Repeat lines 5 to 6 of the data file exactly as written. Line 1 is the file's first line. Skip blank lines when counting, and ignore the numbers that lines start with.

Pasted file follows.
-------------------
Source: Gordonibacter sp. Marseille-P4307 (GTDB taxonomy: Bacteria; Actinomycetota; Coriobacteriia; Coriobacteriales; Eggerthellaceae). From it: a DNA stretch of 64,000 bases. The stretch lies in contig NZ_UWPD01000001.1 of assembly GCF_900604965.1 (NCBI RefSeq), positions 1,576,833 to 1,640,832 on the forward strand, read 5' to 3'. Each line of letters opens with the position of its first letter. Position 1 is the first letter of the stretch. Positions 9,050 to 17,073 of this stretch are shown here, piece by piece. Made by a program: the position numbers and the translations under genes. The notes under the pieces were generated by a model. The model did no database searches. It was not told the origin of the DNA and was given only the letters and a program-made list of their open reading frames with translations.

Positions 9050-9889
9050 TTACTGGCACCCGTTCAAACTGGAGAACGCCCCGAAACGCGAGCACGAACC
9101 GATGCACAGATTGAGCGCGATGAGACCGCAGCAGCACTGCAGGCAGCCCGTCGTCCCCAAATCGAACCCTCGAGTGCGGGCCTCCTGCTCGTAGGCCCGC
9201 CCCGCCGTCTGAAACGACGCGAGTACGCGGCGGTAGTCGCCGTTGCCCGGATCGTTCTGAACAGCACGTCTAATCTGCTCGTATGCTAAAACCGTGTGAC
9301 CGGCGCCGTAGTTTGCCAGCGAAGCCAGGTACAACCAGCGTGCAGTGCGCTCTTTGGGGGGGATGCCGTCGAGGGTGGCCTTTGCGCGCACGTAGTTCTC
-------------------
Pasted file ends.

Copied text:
9201 CCCGCCGTCTGAAACGACGCGAGTACGCGGCGGTAGTCGCCGTTGCCCGGATCGTTCTGAACAGCACGTCTAATCTGCTCGTATGCTAAAACCGTGTGAC
9301 CGGCGCCGTAGTTTGCCAGCGAAGCCAGGTACAACCAGCGTGCAGTGCGCTCTTTGGGGGGGATGCCGTCGAGGGTGGCCTTTGCGCGCACGTAGTTCTC